How childhood body composition determines lung health in adults

Washington: A new study now finds that lung health in adolescents is determined by the amount of fat mass they had as children.

This Barcelona Institute for Global Health (ISGlobal) research has been published in the American Journal of Respiratory and Critical Care Medicine.

The study reports that boys and girls with more muscle mass in childhood and adolescence have higher lung function. The researchers also found that boys, but not girls, with more fat mass have lower lung function.

Previous studies had looked at the association between overall body mass and lung function, but they found contradictory results.

“Some studies related higher body mass with higher lung function while others found higher body mass related to lower lung function,” said Judith Garcia-Aymerich, senior study author. “We hypothesised that previous contradictory results could be attributed to the fact that overall body mass does not account for the different contribution of fat and muscle mass,” she added.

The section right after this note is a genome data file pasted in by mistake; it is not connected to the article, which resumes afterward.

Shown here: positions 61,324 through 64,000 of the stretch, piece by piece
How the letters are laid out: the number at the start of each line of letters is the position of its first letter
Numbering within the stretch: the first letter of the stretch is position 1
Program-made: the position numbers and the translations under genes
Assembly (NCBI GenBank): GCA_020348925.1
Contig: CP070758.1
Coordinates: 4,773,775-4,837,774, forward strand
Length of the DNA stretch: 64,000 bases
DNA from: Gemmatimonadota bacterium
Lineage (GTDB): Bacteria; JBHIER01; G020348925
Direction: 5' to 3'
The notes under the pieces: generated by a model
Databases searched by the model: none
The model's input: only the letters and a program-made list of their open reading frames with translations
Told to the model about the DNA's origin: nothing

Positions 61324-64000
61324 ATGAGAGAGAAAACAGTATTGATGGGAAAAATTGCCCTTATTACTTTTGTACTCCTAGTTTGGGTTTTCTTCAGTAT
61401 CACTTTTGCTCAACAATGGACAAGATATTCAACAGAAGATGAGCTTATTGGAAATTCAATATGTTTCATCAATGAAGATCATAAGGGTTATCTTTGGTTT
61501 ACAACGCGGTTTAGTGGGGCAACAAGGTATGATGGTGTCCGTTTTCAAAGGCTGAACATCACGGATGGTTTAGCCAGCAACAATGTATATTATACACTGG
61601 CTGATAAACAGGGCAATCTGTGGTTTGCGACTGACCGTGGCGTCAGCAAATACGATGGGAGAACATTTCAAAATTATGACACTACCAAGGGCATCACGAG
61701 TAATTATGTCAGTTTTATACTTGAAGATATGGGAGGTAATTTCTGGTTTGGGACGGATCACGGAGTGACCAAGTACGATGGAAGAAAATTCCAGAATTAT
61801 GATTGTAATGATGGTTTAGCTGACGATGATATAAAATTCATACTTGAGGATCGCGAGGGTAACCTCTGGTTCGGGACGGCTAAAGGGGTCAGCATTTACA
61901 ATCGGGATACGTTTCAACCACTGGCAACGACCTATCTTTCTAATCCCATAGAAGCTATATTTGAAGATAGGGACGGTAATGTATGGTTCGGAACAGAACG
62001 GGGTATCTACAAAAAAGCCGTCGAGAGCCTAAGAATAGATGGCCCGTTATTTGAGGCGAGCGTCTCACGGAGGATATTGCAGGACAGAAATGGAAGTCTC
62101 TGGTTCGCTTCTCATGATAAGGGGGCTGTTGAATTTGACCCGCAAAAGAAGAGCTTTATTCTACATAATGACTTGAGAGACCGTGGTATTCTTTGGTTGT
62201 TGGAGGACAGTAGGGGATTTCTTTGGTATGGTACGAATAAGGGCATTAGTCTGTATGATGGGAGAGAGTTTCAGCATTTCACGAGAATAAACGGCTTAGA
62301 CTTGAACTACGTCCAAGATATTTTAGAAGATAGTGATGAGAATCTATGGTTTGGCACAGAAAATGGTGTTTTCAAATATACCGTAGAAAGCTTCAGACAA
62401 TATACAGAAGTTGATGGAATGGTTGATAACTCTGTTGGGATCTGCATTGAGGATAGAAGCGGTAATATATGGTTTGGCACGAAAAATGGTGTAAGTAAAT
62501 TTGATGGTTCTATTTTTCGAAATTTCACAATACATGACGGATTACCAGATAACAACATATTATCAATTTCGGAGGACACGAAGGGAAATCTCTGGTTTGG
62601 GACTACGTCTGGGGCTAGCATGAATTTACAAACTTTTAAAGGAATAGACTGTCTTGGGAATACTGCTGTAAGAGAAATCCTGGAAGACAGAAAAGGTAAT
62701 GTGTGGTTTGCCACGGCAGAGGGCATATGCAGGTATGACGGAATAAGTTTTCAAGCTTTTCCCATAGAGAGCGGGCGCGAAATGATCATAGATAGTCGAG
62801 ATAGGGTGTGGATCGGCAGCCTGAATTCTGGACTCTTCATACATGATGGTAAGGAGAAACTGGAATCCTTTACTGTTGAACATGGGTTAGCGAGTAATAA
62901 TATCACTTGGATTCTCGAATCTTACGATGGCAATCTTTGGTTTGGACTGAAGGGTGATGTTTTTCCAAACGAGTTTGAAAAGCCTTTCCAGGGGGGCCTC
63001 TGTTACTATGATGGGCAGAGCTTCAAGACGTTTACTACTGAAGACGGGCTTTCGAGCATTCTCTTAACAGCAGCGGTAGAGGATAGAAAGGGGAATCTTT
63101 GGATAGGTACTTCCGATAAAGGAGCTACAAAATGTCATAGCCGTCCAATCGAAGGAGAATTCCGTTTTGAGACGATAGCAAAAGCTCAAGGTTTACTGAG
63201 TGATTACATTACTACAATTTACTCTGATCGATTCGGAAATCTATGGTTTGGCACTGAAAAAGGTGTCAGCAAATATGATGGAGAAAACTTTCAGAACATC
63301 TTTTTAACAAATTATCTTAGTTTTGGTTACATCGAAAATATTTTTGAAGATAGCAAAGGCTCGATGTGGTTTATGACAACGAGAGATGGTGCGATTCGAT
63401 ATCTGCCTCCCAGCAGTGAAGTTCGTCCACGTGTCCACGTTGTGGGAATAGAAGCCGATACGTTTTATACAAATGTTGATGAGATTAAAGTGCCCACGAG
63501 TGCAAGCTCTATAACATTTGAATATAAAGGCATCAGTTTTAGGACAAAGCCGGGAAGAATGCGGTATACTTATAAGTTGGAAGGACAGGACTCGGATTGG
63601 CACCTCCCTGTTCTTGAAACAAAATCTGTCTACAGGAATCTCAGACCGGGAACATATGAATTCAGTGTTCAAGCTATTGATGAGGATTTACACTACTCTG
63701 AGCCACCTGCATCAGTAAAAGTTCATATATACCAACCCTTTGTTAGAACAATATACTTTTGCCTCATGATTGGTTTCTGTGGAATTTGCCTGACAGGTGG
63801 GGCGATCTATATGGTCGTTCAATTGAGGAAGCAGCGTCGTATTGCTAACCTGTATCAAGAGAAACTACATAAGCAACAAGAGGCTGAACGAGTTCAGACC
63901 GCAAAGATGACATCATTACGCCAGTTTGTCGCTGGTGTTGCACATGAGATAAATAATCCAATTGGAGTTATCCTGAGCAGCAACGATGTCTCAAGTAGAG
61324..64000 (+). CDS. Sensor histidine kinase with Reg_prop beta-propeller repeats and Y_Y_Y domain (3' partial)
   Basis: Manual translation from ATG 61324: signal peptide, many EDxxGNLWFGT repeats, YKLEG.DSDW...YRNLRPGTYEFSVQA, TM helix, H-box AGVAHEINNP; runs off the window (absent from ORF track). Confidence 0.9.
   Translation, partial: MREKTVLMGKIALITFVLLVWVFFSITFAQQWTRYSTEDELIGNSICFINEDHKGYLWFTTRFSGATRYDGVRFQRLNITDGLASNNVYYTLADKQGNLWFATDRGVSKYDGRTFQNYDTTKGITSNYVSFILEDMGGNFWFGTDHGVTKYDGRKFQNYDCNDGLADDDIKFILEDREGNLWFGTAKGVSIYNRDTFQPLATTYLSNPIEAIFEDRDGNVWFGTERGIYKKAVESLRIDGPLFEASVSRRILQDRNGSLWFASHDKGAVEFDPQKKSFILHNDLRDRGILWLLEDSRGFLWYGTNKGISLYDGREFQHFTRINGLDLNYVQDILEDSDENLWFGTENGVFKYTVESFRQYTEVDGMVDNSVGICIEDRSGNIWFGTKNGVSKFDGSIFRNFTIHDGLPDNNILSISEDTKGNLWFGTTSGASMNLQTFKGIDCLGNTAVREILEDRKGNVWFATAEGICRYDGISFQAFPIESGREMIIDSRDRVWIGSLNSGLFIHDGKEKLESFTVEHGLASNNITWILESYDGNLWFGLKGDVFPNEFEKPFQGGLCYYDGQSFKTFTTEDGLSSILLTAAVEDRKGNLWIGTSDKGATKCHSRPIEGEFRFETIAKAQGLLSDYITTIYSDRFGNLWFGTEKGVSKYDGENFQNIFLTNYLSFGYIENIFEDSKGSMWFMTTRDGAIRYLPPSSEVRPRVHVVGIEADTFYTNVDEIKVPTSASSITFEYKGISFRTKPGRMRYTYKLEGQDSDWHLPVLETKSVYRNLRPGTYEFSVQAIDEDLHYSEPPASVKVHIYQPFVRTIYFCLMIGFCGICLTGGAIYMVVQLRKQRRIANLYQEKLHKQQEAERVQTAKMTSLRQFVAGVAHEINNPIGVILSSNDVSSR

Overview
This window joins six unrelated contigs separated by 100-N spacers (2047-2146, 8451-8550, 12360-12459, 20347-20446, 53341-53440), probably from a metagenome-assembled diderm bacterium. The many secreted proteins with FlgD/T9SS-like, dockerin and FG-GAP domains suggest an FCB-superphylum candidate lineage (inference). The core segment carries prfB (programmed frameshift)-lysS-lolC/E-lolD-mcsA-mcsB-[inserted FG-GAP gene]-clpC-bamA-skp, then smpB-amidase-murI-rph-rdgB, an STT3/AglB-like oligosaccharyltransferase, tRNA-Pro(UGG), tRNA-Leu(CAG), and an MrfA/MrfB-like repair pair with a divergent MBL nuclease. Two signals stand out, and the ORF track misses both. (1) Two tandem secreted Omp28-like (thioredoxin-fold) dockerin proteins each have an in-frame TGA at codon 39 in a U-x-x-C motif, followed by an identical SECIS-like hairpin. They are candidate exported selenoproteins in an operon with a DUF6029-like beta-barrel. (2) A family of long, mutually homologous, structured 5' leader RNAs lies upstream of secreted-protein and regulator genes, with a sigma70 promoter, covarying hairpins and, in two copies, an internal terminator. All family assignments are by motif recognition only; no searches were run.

Specifically, the study found:

-In boys and girls, higher muscle mass was associated with higher levels and lung growth rates of Forced Vital Capacity (FVC), the total amount of air a person can exhale taking the deepest breath possible; Forced Expiratory Volume in one second (FEV1), the amount of air a person can forcefully exhale in one second; and Forced Expiratory Flow at 25-75 per cent (FEF25-75), a measure of the speed that air comes out of the lungs.

-In boys and girls, higher fat mass was associated with lower levels of FEV1/FVC, a measure of airflow limitation often used to help diagnose asthma and chronic obstructive pulmonary disease (COPD).

-In boys, but not girls, higher fat mass was associated with lower levels and lung growth rates of FEV1 and FEF25-75.

“Our results highlight that body composition, and not just overall body mass, should be assessed when studying the health effects of weight in children”, said Gabriela P. Peralta, first author of the study.

“We believe that body composition in childhood and adolescence may play a role in future respiratory health,” she concluded.